Within a week of President Obama's re-election, the Middle East has erupted in deadly violence. It began on November 14 when Israel killed Ahmed Al-Jaabari, the head of Hamas military wing, in a targeted air strike in Gaza.
Gaza has been under Israeli blockade since the Israeli ground offensive in December 2008. Eighty percent of Gaza's 1.7 million people, squeezed into 360 sq km, are dependent on international assistance for survival.
Israeli strategy was to strangulate Gaza militants from getting arms and ammunitions clandestinely. The blockade did make Gazan poorer and impoverished, but did not stop the militants from developing and acquiring sophisticated rockets. These "Qassam" rockets have been fired by Hamas affiliated militant groups into Israel without causing any serious damage. Israel held Ahmed Al-Jaabari responsible for those attacks.
Hamas reacted to the killing saying it had "opened the gates of hell." Barrages of rockets, some reaching Tel Aviv, started pouring into Israel from Gaza. Israel then launched Operation Pillar of Defense and started deadly air strikes on Gaza while gearing up for ground offensive.
As the situation got worse, Israeli President Shimon Peres telephoned President Obama, requesting him to pressurise President Morsi of Egypt for a truce. Although Israel threatened ground assault, it withheld the offensive fearing catastrophic repercussions of the "Arab Spring." Clearly Israel's strategic supremacy in the region has altered.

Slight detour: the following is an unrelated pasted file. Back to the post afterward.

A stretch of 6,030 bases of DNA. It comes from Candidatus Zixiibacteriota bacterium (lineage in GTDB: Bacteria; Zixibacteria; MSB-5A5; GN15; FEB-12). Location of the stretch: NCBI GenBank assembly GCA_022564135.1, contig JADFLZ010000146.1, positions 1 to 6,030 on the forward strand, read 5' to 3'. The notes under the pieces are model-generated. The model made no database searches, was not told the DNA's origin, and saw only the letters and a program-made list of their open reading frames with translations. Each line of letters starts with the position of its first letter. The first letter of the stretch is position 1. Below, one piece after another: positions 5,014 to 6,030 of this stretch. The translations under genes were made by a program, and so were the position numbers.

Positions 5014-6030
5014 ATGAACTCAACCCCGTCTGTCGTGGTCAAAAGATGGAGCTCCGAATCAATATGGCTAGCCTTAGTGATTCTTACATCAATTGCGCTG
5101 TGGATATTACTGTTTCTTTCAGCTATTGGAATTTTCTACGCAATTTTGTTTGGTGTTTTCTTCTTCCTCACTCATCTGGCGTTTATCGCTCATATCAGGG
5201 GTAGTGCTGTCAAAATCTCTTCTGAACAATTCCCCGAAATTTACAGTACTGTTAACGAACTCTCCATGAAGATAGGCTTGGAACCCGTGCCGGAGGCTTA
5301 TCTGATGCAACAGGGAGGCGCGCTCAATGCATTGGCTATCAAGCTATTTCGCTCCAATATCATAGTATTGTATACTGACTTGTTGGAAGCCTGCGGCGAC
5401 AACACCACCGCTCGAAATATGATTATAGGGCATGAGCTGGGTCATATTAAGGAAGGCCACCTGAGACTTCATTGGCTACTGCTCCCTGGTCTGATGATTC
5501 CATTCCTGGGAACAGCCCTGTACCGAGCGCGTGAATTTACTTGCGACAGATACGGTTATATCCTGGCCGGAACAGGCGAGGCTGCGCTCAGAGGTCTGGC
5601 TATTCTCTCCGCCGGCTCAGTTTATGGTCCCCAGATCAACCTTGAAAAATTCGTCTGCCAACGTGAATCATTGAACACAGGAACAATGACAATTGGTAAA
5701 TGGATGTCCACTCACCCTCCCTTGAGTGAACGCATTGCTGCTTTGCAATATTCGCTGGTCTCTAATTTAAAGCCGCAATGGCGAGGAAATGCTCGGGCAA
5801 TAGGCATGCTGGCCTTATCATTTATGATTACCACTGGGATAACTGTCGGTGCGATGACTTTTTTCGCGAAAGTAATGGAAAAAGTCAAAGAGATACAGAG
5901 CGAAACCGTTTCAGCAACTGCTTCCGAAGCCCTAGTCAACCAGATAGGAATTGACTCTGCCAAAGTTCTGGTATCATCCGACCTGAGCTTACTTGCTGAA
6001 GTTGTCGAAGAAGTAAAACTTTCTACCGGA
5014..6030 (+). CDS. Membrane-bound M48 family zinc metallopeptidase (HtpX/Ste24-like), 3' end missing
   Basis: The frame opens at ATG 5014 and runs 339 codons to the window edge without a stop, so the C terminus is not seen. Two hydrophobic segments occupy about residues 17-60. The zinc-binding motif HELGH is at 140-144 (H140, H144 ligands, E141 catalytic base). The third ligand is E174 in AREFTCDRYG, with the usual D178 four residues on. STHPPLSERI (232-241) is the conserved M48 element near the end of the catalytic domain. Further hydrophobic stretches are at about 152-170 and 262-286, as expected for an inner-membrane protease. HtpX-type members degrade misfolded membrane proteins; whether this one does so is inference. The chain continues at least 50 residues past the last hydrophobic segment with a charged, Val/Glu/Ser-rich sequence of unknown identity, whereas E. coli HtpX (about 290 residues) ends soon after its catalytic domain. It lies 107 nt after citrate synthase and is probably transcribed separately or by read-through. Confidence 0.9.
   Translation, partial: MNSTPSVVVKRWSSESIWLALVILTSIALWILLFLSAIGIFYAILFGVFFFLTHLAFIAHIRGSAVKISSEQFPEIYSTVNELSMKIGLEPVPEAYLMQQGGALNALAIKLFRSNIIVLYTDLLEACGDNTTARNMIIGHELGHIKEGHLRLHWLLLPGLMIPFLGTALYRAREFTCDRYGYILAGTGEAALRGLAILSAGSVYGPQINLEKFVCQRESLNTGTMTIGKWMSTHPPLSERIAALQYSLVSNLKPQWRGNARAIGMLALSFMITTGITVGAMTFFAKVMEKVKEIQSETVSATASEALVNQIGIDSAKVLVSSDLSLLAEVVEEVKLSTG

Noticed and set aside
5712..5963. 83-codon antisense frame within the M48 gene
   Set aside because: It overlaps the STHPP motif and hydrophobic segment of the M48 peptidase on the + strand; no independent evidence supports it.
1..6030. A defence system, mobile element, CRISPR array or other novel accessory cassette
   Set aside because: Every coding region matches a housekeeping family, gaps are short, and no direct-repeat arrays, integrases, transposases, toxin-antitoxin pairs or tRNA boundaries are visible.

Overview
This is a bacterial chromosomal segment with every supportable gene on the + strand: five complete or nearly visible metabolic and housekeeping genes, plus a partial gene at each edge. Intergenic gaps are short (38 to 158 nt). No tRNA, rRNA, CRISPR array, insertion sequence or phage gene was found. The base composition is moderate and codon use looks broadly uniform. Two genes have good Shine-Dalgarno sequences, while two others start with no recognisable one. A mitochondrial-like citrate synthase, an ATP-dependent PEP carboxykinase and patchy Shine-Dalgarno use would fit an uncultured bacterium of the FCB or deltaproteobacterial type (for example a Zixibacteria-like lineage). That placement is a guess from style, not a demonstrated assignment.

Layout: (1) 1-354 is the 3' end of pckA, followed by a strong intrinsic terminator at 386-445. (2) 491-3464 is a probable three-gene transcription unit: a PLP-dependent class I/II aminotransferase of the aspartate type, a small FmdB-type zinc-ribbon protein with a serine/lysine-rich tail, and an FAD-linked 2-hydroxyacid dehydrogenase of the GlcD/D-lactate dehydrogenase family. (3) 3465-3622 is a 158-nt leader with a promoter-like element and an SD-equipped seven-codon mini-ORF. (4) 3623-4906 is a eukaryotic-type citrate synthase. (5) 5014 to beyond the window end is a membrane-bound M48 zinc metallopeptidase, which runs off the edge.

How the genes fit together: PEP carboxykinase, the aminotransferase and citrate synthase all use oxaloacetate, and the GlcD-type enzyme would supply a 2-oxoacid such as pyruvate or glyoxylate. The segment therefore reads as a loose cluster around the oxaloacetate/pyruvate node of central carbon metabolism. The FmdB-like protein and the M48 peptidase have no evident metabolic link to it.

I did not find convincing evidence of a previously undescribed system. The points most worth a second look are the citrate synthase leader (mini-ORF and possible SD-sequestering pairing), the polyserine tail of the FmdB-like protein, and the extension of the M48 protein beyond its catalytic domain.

The US and the UN got into the picture, urging restraint and de-escalation of the violence. President Obama spoke to President Morsi several times from Cambodia, where he was on the final leg of his Asian tour. Secretary of State Hillary Clinton, traveling with the president, was rushed to the region to talk to Israeli Prime Minister Benjamin Netanyahu, Palestinian President Mahmoud Abbas and Egyptian President Mohamed Morsi.
After intense negotiations President Morsi brokered a deal with the representatives from Israel and Hamas in Cairo. Egyptian Foreign Minister Mohamed Kamel Amr and Secretary of State Hillary Clinton announced the ceasefire in Cairo. The ceasefire came into effect from 1900 hours (GMT) on November 21.